Last December, a Good Samaritan found Nana lost and injured wandering near Elver Park in Madison. When she arrived at Dane County Humane Society (DCHS), we knew this Pit Bull Terrier mix needed immediate help. One of Nana’s paws was bleeding and swollen. As she limped and avoided using her leg, it was obvious she was in significant pain.
DCHS’s Animal Medical Services (AMS) team took x-rays of Nana and found that, despite her injured paw, the rest of her leg was normal.
Since there was no fracture, our veterinarians determined Nana was suffering from Proprioceptive Deficit. This condition meant she had lost most of the sensation in her paw, likely caused by former neurological damage or injury.
The constant dragging of her paw made Nana susceptible to repeated injuries and infection, as she was unaware of what direction she was placing her paw or what she was stepping on. DCHS’s AMS team made the decision to amputate Nana’s back leg in order to her give the best chance at a happy and healthy life.
Generosity like yours allows DCHS to support an expert veterinary team who can respond immediately to animals just like Nana who need extra medical care and attention.
While Nana was being treated for a mild infection and waiting for her surgery, she started showing signs of anxiety and stress in her kennel. DCHS’s foster team thought it would be beneficial to move her into a foster home prior to her surgery to have time to relax in a quieter environment. That’s when she made her way into the Smiths’ home.
Julia and Curt Smith began fostering animals in 2018 after they lost their beloved dog, Charlie, one year earlier. Fostering was their way of helping animals in need while also helping the Smiths cope with their own grief.
“After our dog Charlie died, I was having a very difficult time grieving his loss. We had Charlie for 12 years—I missed him terribly. I thought that fostering would help me heal my broken heart as well help animals in need, and we weren’t ready to bring another dog into the home yet,” says Julia.
After Nana’s amputation was successfully performed at DCHS, she returned to the Smiths’ home to rest and recover. Nana soon adjusted to her new three-legged lifestyle, quickly learning how to navigate her surroundings. Nana started coming out of her shell and showed her true personality. Like most pitties, she was silly and playful. As Nana healed and became stronger, so did the Smiths’ love for her.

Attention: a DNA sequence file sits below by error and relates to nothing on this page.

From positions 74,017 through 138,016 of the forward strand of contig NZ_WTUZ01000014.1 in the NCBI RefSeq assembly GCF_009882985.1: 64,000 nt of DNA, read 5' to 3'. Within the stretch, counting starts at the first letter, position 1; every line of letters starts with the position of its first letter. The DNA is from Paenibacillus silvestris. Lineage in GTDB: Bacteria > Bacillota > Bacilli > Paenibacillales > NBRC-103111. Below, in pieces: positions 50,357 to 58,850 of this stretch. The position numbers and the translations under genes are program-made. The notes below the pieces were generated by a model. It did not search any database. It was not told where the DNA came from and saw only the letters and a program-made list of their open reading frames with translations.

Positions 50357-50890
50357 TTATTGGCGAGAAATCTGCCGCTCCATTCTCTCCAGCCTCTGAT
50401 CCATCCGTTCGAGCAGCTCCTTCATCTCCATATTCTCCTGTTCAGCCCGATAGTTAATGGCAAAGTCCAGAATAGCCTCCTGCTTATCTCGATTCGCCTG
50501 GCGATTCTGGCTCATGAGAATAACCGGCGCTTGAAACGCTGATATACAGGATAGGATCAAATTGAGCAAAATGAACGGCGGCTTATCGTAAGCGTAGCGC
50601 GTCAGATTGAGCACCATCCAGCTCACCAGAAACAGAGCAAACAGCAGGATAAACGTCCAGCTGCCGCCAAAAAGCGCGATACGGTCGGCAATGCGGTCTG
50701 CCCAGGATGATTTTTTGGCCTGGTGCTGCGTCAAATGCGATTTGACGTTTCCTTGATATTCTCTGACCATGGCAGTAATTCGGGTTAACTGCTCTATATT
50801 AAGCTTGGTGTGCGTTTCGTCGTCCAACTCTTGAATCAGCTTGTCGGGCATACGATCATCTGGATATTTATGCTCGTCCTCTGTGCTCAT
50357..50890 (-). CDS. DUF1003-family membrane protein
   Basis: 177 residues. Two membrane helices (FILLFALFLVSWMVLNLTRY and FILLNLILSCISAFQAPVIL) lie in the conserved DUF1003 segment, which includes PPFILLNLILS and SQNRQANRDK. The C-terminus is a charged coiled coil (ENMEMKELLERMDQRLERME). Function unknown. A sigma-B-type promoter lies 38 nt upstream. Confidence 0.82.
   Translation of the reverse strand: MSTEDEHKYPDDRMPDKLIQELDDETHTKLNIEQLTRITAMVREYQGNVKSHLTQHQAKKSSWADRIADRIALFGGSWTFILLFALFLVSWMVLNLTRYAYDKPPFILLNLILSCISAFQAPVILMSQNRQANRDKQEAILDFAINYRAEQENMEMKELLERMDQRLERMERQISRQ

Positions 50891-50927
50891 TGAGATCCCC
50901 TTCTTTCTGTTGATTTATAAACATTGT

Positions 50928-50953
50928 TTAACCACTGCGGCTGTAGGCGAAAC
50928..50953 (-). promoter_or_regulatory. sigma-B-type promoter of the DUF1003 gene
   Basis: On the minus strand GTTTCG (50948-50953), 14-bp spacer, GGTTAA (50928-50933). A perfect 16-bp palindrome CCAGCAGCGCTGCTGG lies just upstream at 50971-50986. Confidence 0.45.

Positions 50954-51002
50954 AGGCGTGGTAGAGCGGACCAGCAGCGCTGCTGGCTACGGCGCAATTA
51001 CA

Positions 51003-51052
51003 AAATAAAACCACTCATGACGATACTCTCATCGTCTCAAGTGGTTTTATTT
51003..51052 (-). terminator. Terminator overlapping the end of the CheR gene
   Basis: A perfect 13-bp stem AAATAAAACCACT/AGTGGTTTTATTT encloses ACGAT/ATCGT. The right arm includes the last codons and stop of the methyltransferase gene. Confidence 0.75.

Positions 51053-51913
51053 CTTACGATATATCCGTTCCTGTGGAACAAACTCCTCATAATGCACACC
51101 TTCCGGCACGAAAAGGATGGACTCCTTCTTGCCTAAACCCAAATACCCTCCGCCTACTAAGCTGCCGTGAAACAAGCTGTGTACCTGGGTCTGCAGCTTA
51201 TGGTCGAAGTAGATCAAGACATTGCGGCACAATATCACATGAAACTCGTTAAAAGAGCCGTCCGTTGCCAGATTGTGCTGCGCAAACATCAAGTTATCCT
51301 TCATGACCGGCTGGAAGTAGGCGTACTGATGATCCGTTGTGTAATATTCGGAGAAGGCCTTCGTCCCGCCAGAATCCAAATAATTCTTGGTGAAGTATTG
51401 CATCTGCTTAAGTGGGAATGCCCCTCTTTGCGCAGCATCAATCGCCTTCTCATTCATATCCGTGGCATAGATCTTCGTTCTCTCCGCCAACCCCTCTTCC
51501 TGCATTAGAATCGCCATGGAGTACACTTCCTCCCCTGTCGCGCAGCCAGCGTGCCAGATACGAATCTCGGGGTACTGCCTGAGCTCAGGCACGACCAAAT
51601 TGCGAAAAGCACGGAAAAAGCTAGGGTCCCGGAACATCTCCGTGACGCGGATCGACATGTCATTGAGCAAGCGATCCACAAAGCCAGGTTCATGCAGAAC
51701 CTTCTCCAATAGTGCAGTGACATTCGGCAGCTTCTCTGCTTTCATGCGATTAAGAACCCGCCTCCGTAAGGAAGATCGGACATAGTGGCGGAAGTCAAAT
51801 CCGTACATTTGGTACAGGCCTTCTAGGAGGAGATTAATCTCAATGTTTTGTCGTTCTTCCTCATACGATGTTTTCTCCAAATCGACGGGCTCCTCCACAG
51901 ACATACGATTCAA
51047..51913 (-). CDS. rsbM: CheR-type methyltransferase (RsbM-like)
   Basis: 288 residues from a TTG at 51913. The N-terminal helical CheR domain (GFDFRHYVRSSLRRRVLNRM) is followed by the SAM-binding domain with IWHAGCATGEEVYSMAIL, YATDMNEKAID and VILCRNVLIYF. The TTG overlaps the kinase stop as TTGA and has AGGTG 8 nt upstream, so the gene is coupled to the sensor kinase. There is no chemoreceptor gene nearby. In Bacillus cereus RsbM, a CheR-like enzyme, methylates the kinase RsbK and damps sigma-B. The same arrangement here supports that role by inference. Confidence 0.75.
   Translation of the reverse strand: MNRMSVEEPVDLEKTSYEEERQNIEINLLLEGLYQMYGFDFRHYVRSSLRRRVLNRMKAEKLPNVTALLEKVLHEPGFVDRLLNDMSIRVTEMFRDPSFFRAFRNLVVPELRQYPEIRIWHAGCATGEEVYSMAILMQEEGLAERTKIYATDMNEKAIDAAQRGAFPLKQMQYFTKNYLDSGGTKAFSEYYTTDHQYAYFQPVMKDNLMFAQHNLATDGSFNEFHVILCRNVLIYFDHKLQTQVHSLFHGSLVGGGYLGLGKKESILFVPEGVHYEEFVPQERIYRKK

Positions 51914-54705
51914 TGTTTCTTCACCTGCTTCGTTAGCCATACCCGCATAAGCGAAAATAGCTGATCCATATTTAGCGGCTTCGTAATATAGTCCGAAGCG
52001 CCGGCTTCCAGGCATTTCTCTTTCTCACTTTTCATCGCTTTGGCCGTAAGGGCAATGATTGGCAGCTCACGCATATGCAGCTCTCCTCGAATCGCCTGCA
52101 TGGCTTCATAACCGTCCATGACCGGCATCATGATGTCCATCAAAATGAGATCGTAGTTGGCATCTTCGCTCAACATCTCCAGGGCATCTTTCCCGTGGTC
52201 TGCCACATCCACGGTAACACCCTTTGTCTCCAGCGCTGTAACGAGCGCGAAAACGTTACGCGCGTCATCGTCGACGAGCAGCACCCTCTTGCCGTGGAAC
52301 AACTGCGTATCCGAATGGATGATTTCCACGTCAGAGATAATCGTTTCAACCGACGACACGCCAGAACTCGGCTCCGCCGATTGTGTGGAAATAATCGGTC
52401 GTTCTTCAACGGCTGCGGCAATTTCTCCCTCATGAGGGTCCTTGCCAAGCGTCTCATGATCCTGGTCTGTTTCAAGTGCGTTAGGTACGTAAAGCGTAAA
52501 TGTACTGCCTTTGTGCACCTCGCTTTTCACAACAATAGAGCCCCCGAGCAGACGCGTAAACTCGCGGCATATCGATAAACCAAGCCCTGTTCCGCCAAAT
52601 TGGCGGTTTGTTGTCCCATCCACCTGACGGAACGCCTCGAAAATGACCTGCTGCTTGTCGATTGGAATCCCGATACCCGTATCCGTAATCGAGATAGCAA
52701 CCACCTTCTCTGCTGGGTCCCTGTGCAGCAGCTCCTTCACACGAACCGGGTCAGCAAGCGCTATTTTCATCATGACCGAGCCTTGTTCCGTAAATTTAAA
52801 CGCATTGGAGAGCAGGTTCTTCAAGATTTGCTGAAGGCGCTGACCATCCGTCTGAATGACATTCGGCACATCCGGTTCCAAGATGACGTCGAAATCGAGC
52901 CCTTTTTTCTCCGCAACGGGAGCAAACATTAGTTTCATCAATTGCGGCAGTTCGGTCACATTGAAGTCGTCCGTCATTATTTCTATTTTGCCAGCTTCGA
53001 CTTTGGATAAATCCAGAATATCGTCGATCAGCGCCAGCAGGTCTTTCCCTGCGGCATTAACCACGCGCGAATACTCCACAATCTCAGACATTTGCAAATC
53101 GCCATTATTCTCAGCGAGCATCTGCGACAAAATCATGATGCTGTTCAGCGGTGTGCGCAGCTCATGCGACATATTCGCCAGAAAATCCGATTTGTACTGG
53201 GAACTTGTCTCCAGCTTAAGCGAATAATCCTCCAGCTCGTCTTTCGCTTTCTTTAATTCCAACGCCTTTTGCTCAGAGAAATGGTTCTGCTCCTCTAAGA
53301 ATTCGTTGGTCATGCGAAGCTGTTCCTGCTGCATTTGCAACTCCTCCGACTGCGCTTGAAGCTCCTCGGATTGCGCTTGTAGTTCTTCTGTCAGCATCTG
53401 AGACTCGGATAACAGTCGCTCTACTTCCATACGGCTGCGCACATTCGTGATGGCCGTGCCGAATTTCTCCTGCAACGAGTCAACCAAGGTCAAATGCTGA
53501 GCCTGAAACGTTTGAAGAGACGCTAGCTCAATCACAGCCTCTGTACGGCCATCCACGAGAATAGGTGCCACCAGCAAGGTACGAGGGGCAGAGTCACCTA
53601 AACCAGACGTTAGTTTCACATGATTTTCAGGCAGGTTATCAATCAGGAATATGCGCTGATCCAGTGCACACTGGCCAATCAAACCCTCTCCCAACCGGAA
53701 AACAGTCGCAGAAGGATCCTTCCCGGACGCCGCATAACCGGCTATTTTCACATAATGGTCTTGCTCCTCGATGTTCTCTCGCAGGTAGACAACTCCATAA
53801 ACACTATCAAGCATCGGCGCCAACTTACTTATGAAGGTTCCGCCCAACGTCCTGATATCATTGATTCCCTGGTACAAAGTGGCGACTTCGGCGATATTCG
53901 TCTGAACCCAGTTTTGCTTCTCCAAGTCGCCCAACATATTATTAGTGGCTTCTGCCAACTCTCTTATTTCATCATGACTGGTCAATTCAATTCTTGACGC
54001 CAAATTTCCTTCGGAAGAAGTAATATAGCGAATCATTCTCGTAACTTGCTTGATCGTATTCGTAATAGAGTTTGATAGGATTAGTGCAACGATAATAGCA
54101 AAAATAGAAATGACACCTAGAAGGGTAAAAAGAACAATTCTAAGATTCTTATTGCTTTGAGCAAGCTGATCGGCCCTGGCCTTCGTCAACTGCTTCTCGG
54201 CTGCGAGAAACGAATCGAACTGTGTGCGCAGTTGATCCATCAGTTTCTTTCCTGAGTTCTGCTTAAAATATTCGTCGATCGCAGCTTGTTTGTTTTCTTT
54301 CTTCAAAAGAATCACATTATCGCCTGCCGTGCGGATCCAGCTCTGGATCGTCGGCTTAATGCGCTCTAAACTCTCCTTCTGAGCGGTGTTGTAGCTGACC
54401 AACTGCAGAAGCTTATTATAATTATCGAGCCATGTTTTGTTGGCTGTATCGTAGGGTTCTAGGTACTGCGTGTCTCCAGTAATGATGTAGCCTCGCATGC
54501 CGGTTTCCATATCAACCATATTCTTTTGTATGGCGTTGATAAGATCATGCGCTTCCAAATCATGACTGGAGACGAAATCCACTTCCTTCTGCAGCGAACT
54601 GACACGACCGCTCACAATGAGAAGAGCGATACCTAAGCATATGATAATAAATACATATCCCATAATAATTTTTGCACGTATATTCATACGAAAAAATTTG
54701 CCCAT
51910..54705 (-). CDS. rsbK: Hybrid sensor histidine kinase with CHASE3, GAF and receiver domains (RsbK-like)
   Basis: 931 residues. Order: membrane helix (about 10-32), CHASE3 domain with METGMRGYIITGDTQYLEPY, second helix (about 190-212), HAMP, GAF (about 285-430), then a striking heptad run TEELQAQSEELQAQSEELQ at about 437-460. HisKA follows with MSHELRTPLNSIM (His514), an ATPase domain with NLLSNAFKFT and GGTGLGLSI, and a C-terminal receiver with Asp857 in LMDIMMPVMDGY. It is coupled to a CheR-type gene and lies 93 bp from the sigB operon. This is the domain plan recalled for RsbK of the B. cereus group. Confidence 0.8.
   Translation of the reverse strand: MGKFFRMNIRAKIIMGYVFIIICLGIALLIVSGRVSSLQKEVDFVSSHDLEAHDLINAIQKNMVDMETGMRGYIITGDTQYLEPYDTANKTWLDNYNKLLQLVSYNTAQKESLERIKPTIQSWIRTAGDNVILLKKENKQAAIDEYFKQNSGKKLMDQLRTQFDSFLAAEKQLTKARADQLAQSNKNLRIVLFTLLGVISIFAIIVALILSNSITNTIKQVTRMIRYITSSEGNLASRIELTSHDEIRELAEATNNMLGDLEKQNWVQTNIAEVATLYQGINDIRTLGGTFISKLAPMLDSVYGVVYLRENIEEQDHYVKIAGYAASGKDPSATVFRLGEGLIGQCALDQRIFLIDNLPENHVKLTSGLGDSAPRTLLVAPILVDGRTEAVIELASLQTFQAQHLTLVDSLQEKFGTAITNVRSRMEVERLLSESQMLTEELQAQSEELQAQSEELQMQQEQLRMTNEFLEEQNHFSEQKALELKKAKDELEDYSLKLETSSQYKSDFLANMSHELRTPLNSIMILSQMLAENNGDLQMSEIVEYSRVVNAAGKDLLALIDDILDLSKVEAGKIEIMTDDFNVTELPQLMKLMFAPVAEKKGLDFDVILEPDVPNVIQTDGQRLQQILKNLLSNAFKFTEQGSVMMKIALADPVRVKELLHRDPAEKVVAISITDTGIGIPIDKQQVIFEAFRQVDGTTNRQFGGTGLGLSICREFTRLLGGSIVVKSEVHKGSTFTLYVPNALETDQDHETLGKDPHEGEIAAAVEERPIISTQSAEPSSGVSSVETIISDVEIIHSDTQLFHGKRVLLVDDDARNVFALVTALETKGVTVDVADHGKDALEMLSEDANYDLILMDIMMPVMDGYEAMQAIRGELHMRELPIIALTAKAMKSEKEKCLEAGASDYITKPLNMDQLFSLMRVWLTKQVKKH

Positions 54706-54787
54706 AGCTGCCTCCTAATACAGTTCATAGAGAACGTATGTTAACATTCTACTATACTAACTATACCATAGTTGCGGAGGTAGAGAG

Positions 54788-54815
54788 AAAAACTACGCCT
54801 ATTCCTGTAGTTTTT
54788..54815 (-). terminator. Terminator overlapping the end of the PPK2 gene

When it came time for Nana to return to the shelter so she could be adopted, the Smiths realized she had already found her new home with them. Nana was a perfect fit for their family and even their two rescue cats, Frank and Chloe, grew fond of her. Three and a half weeks after she was found homeless and injured, Nana was officially adopted by the Smiths— completing their once heartbroken family.
Fostering gave Nana a much deserved second chance at a happy ending and brought a new sense of purpose to Julia and her family.
“We are living in a world that feels overwhelming right now and I have often felt quite hopeless about how I could make a difference, and then I remember that through our fostering we are making a difference in the lives of animals,” says Julia. “Volunteering at DCHS provides a chance to experience compassion and see the best in people through the care of saving animals.”
Your support of DCHS provides thousands of animals a safe place to rest and recover each year. Please consider making a gift today to continue helping people help animals, no matter what tomorrow might bring. Don't forget - your gift can make DOUBLE the impact when you give by June 30, thanks to a $10,000 matching gift challenge from the Werndli Charitable Trust.